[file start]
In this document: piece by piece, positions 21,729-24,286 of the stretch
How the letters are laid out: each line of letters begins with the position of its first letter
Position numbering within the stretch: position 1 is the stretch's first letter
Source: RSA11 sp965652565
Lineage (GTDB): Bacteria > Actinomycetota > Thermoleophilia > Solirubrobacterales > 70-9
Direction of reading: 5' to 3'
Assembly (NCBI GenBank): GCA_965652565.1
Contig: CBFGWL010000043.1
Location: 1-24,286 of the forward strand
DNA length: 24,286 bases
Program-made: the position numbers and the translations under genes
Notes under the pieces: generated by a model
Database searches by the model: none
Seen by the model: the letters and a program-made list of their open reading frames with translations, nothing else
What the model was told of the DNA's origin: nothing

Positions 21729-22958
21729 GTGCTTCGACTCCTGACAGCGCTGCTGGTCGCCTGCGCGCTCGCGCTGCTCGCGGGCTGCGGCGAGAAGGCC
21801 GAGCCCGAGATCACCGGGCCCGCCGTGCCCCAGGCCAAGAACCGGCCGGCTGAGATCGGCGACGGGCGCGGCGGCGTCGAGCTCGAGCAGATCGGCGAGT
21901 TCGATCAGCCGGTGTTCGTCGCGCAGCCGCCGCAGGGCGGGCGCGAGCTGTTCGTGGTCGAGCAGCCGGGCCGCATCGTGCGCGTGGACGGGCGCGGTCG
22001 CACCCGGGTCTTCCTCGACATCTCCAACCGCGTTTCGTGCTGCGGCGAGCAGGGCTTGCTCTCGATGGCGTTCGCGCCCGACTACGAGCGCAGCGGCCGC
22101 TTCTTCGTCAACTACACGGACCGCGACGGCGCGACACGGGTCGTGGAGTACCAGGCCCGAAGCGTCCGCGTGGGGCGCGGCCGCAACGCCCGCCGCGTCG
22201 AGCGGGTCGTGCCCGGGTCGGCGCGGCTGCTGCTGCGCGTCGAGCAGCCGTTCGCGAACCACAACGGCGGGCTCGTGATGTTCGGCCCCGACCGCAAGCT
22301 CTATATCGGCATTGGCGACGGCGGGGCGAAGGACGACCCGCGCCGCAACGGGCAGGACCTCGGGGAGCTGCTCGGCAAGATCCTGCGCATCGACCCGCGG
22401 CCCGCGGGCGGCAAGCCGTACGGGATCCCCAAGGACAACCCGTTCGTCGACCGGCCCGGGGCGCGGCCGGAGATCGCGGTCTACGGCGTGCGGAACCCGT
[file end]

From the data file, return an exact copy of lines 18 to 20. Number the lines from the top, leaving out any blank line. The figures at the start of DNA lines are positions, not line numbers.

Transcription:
21801 GAGCCCGAGATCACCGGGCCCGCCGTGCCCCAGGCCAAGAACCGGCCGGCTGAGATCGGCGACGGGCGCGGCGGCGTCGAGCTCGAGCAGATCGGCGAGT
21901 TCGATCAGCCGGTGTTCGTCGCGCAGCCGCCGCAGGGCGGGCGCGAGCTGTTCGTGGTCGAGCAGCCGGGCCGCATCGTGCGCGTGGACGGGCGCGGTCG
22001 CACCCGGGTCTTCCTCGACATCTCCAACCGCGTTTCGTGCTGCGGCGAGCAGGGCTTGCTCTCGATGGCGTTCGCGCCCGACTACGAGCGCAGCGGCCGC